Tuesday, January 15, 2013

None Died in Vain

It may be common in other countries and in history, but it's still odd for me to think that Americans had a Civil War.  Now, I know that we're in the midst of the 150th anniversary of the conflict, and it was a topic that came up in school a lot.  Growing up in Maine, I probably put a lot more significance in the role of Joshua Chamberlain than most people (other than the filmmakers behind Gettysburg and Gods and Generals).

Lately I've been reading books about the American Revolution and the War of 1812, so I figured it was time to revisit the Civil War as well.  No other period in American history has as many devoted followers as this one, which is also known as the War Between the States.  Consequently there are certainly buffs who know enough where they don't need a survey like Robert Leckie's None Died in Vain to refresh some fairly basic details.  They certainly don't need Leckie to remind them about the significance of the major engagements, and the generals who fought them.  Well, someone like me does, and even after this survey I'd still need reminding about such details, because there's a lot of stuff to remember, especially since the Union army went through a lot of generals.

This was a war between North and South, Union and Confederacy, the right to continue the practice of slavery and the desire to finally end it.  I've read about some of the key figures (in JFK's Profiles in Courage) who helped forestall the war (Clay, Webster, Adams) through the strength of their convictions and willingness to compromise.  Continued expansion of the country meant that the South was continually faced with the issue of the North not agreeing with its structural policies, and felt threatened enough to finally secede after the election of Abraham Lincoln.  Leckie tracks the progress of the war and how it was fought, including the succession of Union generals as the North struggled, to my mind, with the same problem I expressed at the beginning of these thoughts.  Leckie presents the facts and personalities pretty well and concisely, never bogging down in unnecessary details or complicated accounts of specific battles.  He doesn't, however, bother too much with the psychology of the war, which is plain enough to read, at least as far as the North is concerned.

He also has a latent bias for the Confederacy, exhibited by his frequent glorifying of its generals and how handsome they all seemed to be.  I realize that a lot of writers talk about physical characteristics and tend to focus on the beautiful ones, because readers theoretically love that, but every time Leckie does it with the Confederacy, it's not easy to fight the reaction that he's as much in awe of men like Robert E. Lee as his own soldiers.  True, he talks about the Union generals who inspired their troops, but most of his thoughts in that regard are about their ineffectualness in combat.  The psychological approach might take into account a certain reluctance, or address the personality conflicts a little more forthrightly, or not armchair general every single military decision.  Hindsight is a wonderful thing, but Leckie seeks to make it an artform, in essence joining the ranks of the North who kept wondering why the war took so long.  As far as I can tell, every battle seems to have degenerated into a quagmire.  There's simply no telling how anything could have played out differently.  War is in the end war, which is not pretty, and the Civil War was the least pretty war to that point in history (at least as far as Americans are concerned).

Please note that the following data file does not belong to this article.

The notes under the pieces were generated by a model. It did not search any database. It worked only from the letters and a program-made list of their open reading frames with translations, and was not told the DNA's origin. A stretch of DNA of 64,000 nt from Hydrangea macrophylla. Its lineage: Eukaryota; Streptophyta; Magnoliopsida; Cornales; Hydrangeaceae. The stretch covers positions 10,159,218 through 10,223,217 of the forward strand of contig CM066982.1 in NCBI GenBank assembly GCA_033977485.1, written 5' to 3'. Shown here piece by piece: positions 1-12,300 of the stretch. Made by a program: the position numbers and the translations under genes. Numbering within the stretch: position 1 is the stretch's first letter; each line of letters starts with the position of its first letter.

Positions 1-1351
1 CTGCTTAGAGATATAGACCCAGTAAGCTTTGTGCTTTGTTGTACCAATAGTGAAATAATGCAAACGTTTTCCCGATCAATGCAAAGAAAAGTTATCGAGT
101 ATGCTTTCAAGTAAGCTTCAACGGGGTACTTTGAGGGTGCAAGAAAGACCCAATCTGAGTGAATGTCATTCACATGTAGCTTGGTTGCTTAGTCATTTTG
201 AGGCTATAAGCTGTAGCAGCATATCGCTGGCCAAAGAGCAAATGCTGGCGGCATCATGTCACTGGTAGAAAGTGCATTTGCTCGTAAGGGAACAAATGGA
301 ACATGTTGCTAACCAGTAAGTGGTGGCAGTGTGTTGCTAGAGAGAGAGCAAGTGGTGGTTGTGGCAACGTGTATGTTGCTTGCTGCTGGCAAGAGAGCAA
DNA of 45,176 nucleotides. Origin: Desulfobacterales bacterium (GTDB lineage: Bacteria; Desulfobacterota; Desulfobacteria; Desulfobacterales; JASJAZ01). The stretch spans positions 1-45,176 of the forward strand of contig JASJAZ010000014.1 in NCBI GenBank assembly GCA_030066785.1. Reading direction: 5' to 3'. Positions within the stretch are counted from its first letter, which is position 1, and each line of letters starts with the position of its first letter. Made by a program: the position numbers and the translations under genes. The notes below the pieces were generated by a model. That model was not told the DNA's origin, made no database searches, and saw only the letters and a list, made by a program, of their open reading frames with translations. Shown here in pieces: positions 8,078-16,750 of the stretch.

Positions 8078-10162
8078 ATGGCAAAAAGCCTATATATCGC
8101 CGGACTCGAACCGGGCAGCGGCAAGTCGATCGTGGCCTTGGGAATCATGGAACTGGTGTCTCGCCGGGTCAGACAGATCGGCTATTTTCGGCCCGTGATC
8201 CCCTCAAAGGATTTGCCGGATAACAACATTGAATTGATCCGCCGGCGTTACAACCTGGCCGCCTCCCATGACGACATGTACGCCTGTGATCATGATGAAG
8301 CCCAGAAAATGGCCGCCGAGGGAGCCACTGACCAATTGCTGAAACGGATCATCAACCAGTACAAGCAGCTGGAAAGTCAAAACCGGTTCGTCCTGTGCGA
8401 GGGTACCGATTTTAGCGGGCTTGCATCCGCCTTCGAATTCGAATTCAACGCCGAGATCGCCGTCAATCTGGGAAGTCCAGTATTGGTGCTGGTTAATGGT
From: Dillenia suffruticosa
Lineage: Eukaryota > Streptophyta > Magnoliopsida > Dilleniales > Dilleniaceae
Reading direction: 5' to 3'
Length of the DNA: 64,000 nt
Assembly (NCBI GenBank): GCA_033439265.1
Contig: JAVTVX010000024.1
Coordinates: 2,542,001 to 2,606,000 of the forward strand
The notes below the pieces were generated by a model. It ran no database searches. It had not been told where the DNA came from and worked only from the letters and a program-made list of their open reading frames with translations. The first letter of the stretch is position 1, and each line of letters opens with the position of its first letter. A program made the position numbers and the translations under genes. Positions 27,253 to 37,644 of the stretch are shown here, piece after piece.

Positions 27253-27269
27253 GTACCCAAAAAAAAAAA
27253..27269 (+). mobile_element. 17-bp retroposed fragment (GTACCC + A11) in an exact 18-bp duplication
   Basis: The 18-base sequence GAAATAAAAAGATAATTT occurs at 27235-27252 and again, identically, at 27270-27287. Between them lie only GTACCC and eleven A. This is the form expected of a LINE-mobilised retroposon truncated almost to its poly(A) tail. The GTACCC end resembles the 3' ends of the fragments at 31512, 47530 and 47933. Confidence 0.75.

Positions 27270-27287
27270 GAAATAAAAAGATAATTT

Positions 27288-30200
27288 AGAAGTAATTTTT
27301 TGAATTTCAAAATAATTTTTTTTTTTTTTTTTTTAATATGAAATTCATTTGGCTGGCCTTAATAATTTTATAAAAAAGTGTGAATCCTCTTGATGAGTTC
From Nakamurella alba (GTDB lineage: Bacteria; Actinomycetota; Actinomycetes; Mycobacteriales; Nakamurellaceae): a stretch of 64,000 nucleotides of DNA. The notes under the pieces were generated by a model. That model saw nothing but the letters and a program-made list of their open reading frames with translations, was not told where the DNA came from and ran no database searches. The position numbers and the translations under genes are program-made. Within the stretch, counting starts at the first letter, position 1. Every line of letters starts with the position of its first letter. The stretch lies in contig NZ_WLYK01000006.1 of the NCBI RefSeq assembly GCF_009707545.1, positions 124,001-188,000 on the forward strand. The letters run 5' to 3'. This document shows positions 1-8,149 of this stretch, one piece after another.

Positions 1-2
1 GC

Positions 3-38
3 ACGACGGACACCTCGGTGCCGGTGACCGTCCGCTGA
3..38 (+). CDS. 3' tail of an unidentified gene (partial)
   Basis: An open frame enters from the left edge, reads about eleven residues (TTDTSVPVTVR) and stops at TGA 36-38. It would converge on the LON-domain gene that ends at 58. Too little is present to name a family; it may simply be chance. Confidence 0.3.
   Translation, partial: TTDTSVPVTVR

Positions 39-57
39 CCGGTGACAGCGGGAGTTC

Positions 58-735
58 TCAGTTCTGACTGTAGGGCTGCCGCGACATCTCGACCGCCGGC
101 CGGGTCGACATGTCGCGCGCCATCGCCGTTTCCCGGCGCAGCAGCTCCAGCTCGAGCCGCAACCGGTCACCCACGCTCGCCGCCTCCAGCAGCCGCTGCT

I wish Leckie would also have spent as much time, or given comparable attention, to what came after the war as he does to what led up to it.  Reconstruction is probably a tricky subject, especially if I'm accurate in deducing the author's true sympathies, although if the author is as conflicted as I think he was, then that's just another part of the book, another example of how complicated the subject matter remains.  It's hard to admit any sympathies.  Even the North was deeply ambivalent at best about the war.  Anyone who thinks Vietnam or Iraq are unique in American history as unpopular wars should probably be reminded that the Civil War was received in exactly the same way.  And just imagine if the Union had given up the fight!  Americans today probably can't imagine it, and those who can probably have a completely different reaction to how it ended anyway.

Above all, my reaction to None Died in Vain is appreciation for Leckie' character sketches.  Even though he limits himself almost exclusively to the generals who prosecuted the war, it's almost like seeing an entirely different version of what happened (and sometimes why).  I'm sure there are plenty of books that explore this aspect of the Civil War...

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